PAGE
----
Ellie untied her apron and hung it on a wooden peg in the corner of the modest, cozy Baristani family kitchen and smoothed slender hands over her serviceable tan muslin skirts. Her shirtsleeves were bunched up around her elbows, and she tugged the plain cuffs back down to her wrists, unable to stifle a wistful sigh as she imagined a fall of ivory lace draped over her hands. It was, of course, a foolish daydream. Lace would only get dirty and torn as she went about her chores.
She smiled at Lorelle, whose pout had now become an outright scowl. "Come now, kitling, don't be cross. I'll take you to the park instead. It won't take up the whole day, it's bound to be less crowded, and we can still have a fine time."
Lorelle crossed her arms over her chest. "I don't want to go to the park. I want to see the Feyreisen."
Before Ellie could reply, Lorelle's twin, Lillis, came skipping into the kitchen, all atwitter. A mirror image of her sister, Lillis would have been indistinguishable from Lorelle except for the radiant excitement stamped on her face, which contrasted vividly with Lorelle's dark scowl. "Ellie! Ellie! Guess what!"
Ellie made a show of widening her eyes with exaggerated interest. "What?"
"The Feyreisen is coming, and Mama says you can take us to see him enter the city tomorrow!"
"Ha!" Lorelle exclaimed. "I told you so!"
This time the breath that caught in Ellie's throat stayed there. Tomy Sorris might have sniffed too much printer's ink, but Mama was never wrong. Seeking confirmation, Ellie glanced towards the door.
"Mama? Is it true? Is the Feyreisen really coming to Celieria?"
Lauriana Baristani nodded, her fingers deftly untying the bow of her large-brimmed sun hat as she crossed the threshold and entered the kitchen. There was a light of excitement in her eyes that Ellie had never seen before. "It's true," she confirmed.
Ellie watched in astonishment as her mother tossed her hat and woven shawl over the back of a nearby chair rather than hanging them neatly on the wooden pegs provided for that purpose. Her mother was a firm believer in a place for everything and everything in its place. Something was going on, something that had nothing to do with the unexpected ambassadorial visit from a twelve-hundred-year-old Fey who could turn himself into a tairen.
"Mama?" She picked up the hat and shawl and hung them in their place. "What is it?" She gave her mother a searching look. Lauriana was a handsome woman in her mid fifties, with a solid build and strong arms that could help her husband move heavy pieces of handcrafted furniture or hug her children close. She had the same rich brown hair as the twins, though her soft ringlets were threaded liberally with silver, and her eyes were a pleasant hazel. Her brown dress was neatly made of sturdy, sensible cloth, and her shoes were sturdy, sensible brown leather to match. But at the moment, she did not look sensible at all. She looked ... giddy.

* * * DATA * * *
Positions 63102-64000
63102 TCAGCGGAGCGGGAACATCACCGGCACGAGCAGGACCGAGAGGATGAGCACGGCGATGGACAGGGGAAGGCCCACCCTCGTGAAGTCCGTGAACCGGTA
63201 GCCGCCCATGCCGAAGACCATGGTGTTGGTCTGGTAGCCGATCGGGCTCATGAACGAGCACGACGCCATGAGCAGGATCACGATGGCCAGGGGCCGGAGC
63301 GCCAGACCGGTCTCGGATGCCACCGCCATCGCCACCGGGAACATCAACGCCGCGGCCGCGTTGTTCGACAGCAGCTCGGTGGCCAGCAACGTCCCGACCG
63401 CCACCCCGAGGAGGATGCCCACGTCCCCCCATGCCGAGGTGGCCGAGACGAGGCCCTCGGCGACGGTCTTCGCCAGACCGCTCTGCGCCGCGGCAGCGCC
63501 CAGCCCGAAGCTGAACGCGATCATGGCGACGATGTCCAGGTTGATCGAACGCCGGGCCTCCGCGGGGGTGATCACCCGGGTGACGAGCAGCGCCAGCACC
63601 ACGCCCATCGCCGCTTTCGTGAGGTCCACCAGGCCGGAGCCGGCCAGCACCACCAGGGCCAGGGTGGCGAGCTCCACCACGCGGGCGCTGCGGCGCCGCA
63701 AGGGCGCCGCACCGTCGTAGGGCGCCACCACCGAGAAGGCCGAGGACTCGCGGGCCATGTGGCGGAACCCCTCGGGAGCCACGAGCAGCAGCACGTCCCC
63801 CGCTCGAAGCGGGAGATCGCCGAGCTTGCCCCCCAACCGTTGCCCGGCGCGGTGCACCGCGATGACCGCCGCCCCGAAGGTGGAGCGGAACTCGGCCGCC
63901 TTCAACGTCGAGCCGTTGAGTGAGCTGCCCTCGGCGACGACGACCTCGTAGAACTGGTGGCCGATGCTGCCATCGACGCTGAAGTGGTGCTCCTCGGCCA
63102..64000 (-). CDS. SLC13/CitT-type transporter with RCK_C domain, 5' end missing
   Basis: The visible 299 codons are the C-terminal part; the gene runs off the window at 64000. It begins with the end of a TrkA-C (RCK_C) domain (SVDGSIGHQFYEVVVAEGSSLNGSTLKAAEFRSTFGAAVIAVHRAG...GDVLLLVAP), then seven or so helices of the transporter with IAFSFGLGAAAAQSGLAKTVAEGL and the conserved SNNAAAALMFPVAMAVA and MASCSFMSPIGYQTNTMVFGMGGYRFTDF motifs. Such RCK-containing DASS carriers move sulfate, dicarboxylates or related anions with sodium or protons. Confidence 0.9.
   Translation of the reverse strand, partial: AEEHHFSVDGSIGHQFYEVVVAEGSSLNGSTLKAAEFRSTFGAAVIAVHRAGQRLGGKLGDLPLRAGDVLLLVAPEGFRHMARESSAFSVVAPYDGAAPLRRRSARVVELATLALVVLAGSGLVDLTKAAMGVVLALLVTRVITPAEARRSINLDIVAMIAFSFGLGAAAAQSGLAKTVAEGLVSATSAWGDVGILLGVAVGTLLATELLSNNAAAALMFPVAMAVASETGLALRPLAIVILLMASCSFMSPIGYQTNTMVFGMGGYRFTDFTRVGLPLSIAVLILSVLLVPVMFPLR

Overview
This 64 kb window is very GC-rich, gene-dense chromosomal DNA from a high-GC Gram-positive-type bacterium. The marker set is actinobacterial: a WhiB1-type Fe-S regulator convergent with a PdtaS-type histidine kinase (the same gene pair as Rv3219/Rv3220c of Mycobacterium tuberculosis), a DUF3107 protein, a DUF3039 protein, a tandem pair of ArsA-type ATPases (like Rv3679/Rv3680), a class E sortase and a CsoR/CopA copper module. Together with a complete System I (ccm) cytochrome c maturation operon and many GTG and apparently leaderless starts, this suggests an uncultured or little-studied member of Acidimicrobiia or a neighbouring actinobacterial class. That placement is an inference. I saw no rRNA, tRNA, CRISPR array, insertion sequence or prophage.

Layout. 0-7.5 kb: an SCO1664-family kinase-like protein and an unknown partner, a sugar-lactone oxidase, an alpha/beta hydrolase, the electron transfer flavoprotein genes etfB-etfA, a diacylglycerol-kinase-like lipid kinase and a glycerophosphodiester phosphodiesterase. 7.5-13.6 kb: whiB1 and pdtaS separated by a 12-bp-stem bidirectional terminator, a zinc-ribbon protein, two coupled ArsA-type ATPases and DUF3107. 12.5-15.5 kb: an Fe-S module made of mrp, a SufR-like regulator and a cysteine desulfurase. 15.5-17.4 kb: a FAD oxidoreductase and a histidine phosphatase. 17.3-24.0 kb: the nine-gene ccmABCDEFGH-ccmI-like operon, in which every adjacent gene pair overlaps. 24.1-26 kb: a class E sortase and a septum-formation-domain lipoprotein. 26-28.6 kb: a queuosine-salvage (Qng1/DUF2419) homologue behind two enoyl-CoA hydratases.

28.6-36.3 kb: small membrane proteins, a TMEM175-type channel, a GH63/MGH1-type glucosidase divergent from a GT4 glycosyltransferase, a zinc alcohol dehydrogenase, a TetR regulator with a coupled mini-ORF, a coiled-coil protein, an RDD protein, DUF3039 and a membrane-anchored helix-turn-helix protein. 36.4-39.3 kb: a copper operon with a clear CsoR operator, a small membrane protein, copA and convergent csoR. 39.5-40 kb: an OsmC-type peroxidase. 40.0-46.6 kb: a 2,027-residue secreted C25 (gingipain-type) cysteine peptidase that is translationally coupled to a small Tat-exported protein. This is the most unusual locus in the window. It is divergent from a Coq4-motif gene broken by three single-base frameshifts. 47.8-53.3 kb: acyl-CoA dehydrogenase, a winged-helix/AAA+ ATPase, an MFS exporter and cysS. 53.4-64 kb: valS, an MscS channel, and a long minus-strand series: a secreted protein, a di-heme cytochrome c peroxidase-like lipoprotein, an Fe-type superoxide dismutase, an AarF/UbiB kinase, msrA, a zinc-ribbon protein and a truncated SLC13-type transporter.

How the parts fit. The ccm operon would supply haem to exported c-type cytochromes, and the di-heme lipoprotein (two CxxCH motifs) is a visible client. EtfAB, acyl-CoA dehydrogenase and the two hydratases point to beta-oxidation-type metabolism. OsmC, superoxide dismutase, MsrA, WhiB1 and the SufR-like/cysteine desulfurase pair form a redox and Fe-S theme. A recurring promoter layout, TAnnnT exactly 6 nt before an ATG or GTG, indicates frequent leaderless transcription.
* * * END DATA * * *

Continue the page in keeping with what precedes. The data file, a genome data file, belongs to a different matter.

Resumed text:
"Oh, Ellie, you won't believe it!" Lauriana reached out to grasp Ellie's hands. "Queen Annoura," she said, squeezing Ellie's fingers tight, "sent Lady Zillina to commission your father to produce a special carving in the Feyreisen's honor. He's to have it finished and ready to present to the Feyreisen at the Prince's betrothal ball!" When Ellie gasped again and the twins squealed, Lauriana beamed and nodded. "Commissioned by the queen. At last!"
"Oh, Mama," Ellie breathed. "Papa must be singing with pride!" After ten years as a master woodcarver, Sol Baristani had finally received a coveted royal commission. When word got out, nobles and rich merchants would be banging down his door to commission his work. Money, always rather scarce in the Baristani household, was sure to flow into the family coffers.
Lauriana flashed her eldest daughter a devilish grin. "And won't that just put Madam Rich and Snooty Minset's knickers in a twist?"
"Mama!" Ellie gasped, giving her mother a shocked look.
Her mother-definitely not her staid and sensible self-laughed out loud, then clapped a hand over her mouth. "Oh, that was evil. Just evil."
Ellie couldn't help laughing herself. It was so unlike her calm, unflappable mother to say something nasty, even about the social-climbing Madam Minset, the banker's wife. Though if ever a woman deserved to have something nasty said about her, Madam Minset did-and that went double for her daughter Kelissande.
"But, Mama, why is the Feyreisen coming to Celieria?"
Lauriana shrugged. "No one knows, but it's sure to be a spectacle. And I promised Lillis you would take her and Lorelle to see the Feyreisen." Ellie stared in surprise, and her mother blushed a little. "I know what you're thinking, and this doesn't mean I approve of Fey sorcerers. I don't. Not in the least. But the Bright Lord did select Rain Tairen Soul as the vehicle through which He has delivered this latest blessing upon our family. I wouldn't want Him to think us ungrateful. You will take the girls, won't you?"
Ellie glanced at Lorelle, who was now sporting a grin as large as a dairy cow, and had to laugh. "Of course I will," she agreed. The twins shrieked with happiness and danced about the kitchen.
No matter how dreadful her nightmares, Ellie would never have missed this once-in-a-lifetime opportunity to see the one and only Rain Tairen Soul. He was living history, the Fey who'd once in a fit of grief-induced madness almost destroyed the world.
How many ballads had been written about that terrible day? How many plays? Celieria's Museum of Arts held no less than twenty enormous oil paintings that commemorated the entire series of events, masterpieces painted by Celieria's greatest artists over the past thousand years. Ellie couldn't count the number of times she'd stood in front of Fabrizio Chelan's immortal Death of the Beloved and wept at the unspeakable anguish the great master had depicted on the face of Rain Tairen Soul as he held Lady Sariel in her death swoon and cried out to the heavens.